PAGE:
Probe Sought Vs Philip Morris for ‘Organizing’ Eraserheads Concert


That’s how tobacco control advocates today described the ploy of Philip Morris Incorporated (PMI) in sponsoring the upcoming Eraserheads Reunion Concert even as they call on the band to sacrifice for the sake of their multitude of non-smoking fans.

“Like millions of Filipinos, we want to watch the reunion concert. But when we look for ways to get the tickets, we are redirected to This is clearly tantamount to advertising,” said Dr. Maricar Limpin, executive director of the Framework Convention on Tobacco Control Alliance Philippines (FCAP).

Amid this, FCAP asked the Inter-Agency Committee-Tobacco (IAC-T) to immediately investigate the tobacco company’s “devious advertising tactics.”

Following Philip Morris’ denial of any violation of Republic Act (RA) 9211, Limpin wrote IAC-T to investigate the cigarette manufacturer for undermining the law’s provisions against advertising its brand and promoting cigarette smoking through the Eraserheads concert.

“Philip Morris sought to gloss over any likely illegality, which may arise from its sponsorship of the event by calling the reunion a promotional event not open to the general public but restricted to trade partners and adult smokers who have to ‘obtain’ an invitation by ‘registering’ in Marlboro’s website,” she said.

Philip Morris Philippines has denied it is violating the law by pointing out a difference in the definition of “sponsorship” and “promotion” under RA 9211 or the Tobacco Regulation Act of 2003. But FCAP described Philip Morris’ statement as “mere play of words, a marketing ploy that circumvents the law.”

RA 9211 prohibits “cigarette and tobacco companies from sponsoring any sport, concert, cultural or art event, as well as individual and team athletes, artists or performers where such sponsorship shall require or involve the advertisement or promotion of any cigarette or tobacco company, tobacco product or tobacco use.”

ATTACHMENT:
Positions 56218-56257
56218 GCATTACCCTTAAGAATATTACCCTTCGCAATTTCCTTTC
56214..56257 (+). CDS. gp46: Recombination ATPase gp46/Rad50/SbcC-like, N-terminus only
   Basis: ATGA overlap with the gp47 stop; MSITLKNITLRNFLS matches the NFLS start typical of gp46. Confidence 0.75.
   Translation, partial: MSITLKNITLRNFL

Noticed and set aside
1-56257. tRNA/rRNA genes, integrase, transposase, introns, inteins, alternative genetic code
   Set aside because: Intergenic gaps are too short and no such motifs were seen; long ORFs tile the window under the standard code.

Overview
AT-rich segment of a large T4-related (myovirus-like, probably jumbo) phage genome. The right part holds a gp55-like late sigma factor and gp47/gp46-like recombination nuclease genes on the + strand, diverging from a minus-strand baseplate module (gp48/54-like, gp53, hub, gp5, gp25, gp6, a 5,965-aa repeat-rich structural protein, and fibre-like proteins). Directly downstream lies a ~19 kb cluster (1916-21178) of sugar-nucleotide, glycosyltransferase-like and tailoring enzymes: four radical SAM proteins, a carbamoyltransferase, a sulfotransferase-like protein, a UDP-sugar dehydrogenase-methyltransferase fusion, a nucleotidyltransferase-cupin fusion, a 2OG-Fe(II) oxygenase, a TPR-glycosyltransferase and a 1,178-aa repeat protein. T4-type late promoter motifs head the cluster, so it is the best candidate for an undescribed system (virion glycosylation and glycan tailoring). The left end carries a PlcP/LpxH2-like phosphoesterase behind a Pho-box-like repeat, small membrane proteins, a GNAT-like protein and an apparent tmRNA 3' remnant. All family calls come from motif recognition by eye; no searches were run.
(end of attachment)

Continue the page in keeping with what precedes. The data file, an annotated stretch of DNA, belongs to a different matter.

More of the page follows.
Philip Morris claims that it is not sponsoring the concert—by contributing a sum of money to a third party—but is organizing the event on its own as part of its promotional activity.

Limpin, however, pointed out that a violation of the ban on sponsorship occurs when: (1) the tobacco company sponsors, among others, any concert or performer; and (2) such sponsorship requires or involves the advertisement or promotion of any tobacco company, tobacco product or tobacco use, logo and trademark, among others.

Limpin said that even if Philip Morris does not give money to a third party to hold the concert, it is a fact that the event is closely tied to Marlboro, which constitutes an act of promoting and advertising the cigarette brand.

“Advertisement is likewise prevalent in the manner by which Philip Morris has aggressively used viral marketing to induce Eraserheads fans to register on its Marlboro website to obtain invitations to the event,” she noted.

Advertisement is defined under the law as “any visual and/or audible message disseminated to the public about or on a particular product that promote and give publicity by words, design, images or any other means through ….electronic … form of mass media.”

“The manner by which PMI has utilized the electronic media to stir interest and create hype about this event, lure both smokers and non-smokers alike to its website with the expectation of obtaining an invitation—thereby creating much publicity and getting electronic media mileage about Marlboro, its product name—is nothing but plain and simple, out-and-out advertisement,” Limpin said in her letter to I-ACT.

She said that even though the Marlboro website effectively limits the registration only to adults, these adult registrants are and will become part of the tobacco company’s database, easily accessible to its other forms of advertisements through the electronic media.

RA 9211 imposes a total ban on tobacco advertising in mass media, including through the Internet, starting July 1, 2008. The law defines advertising as “the business of conceptualizing, presenting, making available and communicating to the public, through any form of mass media, any fact, data or information about the attributes, features, quality or availability of consumer products, services or credit.”

“The act alone of making the concert accessible and free only to smokers, Philip Morris is actually promoting smoking,” Limpin said. “The concert is like a carrot at the end of the stick, the price for smoking,” she added.

To protect the health of Filipinos—young and old—FCAP is urging the IAC-T to convene, investigate and take the necessary action to ensure that the provisions of the Tobacco Regulatory Act are complied with.

The group also renewed its call for Eraserheads members to be good role models of Filipino youth and to disassociate themselves from a company that has done nothing but cause health problems to millions of people worldwide.

Meanwhile, Limpin dismissed speculations about FCAP’s “sudden hostility” toward Philip Morris.

She pointed out that FCAP has long been lobbying for tobacco control and its promotion by Philip Morris or any tobacco company. (30)(PinoyPress)

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